SJAA Ephemeris April 2004 | SJAA Home | Contents | Previous | Next


The Lunar Bush

Dave North


First, should you find yourself in South Africa or Antarctica April 19 you can catch a partial solar eclipse. I doubt it's worth a special trip though.

In other news, you've probably heard Bush has decided tentatively to announce a mission to Mars someday eventually.

You may also have heard as part of this proposal that a base should be built on the Moon to support the effort.

It's an interesting detail to ferret out of an otherwise extremely muzzy mission approach -- and one that started up an old controversy all over again.

Okay, I digress: politicians proposing a vague plan to do, oh, something ... is not necessarily a bad thing. Such people seldom actually know how to get anything done, so restraining themselves from actually interfering with people who do know is something we should encourage.

The controversy?

Whether a base should be constructed on the Moon or at the Langrangian Point du Jour (any of five stable orbital points shared by the Moon and Earth. The most popular are L1 -- between the Earth and Moon -- and L5, which trails the Moon by 60 degrees).

Both plans have merit and for that reason I think we'll eventually do both (and much more). So I guess I see it as a "which one first" argument rather than a "which one" problem.

Of course "who" is another good question, since it increasingly looks like the United States hasn't the resolve to start into space in a big way.

Getting past all that, what are the advantages of Bush's base on the Moon? I won't speculate as to whether he actually knows -- maybe someone should forward this article to the White House. I'll try not to use too many long words.

Gravity is a big plus. You can put stuff down and it will stay there. But of course there isn't quite so much on the Moon, meaning anything you need to lift from there would require much less thrust.

The bad news is, you still have to lift it. If you could build a transport vehicle at a Lagrangian point from materials at hand ... oh wait, there aren't any. Yet.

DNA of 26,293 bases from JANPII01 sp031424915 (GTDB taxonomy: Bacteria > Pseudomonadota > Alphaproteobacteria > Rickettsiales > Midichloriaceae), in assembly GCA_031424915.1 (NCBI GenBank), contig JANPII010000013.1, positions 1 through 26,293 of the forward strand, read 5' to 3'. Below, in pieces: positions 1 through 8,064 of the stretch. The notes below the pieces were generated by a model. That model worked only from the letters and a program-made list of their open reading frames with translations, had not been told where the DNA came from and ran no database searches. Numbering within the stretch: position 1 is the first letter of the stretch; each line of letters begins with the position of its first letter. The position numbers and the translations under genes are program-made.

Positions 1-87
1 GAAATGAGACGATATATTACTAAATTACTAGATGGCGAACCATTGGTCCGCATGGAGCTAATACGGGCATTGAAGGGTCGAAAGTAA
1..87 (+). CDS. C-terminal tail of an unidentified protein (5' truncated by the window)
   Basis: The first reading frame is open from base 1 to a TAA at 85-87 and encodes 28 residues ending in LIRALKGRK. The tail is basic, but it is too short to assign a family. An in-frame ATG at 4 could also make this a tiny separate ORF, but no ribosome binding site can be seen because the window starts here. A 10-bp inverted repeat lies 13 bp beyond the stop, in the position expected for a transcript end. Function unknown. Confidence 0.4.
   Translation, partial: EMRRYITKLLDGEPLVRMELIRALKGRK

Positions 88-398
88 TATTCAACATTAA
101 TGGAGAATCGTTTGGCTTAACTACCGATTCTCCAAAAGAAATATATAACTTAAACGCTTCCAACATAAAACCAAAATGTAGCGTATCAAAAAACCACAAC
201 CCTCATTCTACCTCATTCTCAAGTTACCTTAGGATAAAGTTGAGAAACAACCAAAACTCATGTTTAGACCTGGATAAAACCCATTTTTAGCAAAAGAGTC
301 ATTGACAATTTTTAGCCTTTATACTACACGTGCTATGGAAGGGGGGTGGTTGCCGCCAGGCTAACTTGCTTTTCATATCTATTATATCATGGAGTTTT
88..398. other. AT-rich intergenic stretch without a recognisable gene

Which brings us to materials. Sure there's a lot of stuff on the Moon, but how useful is it? You can extract aluminum, lots of silica, and boatloads of iron in the right places. Good start, but you might also want some water.

Is there some? Don't know. Maybe.

None at L(1, 4 or 5) though. Yet.

On the Moon, you have shade. This can actually be pretty handy -- you can set up in a shady spot and stick out solar reflectors and collectors for power and temperature control. You can do that in orbit, too, but not so easily. Plus you get bonus radiation shielding on the cheap.

Since the Moon has no tectonic activity to speak of, you've got one heck of a steady platform for a really big telescope. That little hint of gravity (and the inertial mass) make aiming the telescope easier, but it also means a heavier structure and warping worries. Also, you need a (very slow) tracking mount.

Plenty of materials around for making glass, though.

Gravity is good for your bones, muscles and digestion. Etc.

But what it really comes down to is finding a way to make either place sustainable, and having enough hardware and materials to construct a hop-off base.

There are materials on the Moon but it's not clear there are enough of the right materials. Anything you have to import is a big problem.

Everything would have to be imported to a Langrangian Point, save for any junk you may find floating there. It would also have to be decelerated into a stable orbit (the Moon can decelerate most things by itself, as the various craters can attest).

But once you have the stuff there it can be launched away pretty easily.

So why do you suppose the Bush League chose the Moon base approach over a stable orbital base?

My guess is, surprise, politics. By now most people are catching on that the International Space Station is probably just stupid. Also, the glory days of NASA were the race to put Neil Armstrong on the Moon (though, eventually, putting Harrison Schmitt there was probably a better idea overall).

So another "space station" probably sounds like a questionable idea, but going back to the Moon might get folks excited.

Of course, I'm dubious of the whole rhetorical crock and don't necessarily think any of this will actually get done.

But it should. We should be back on the Moon, we should be at L1, and we should be at L5 and lots of other places by now.

But you knew that already.

The good news is, China and India and the European Union are starting to get their space legs, and it looks like there's hope some humans will finally get moving out into space.


Previous | Contents | Next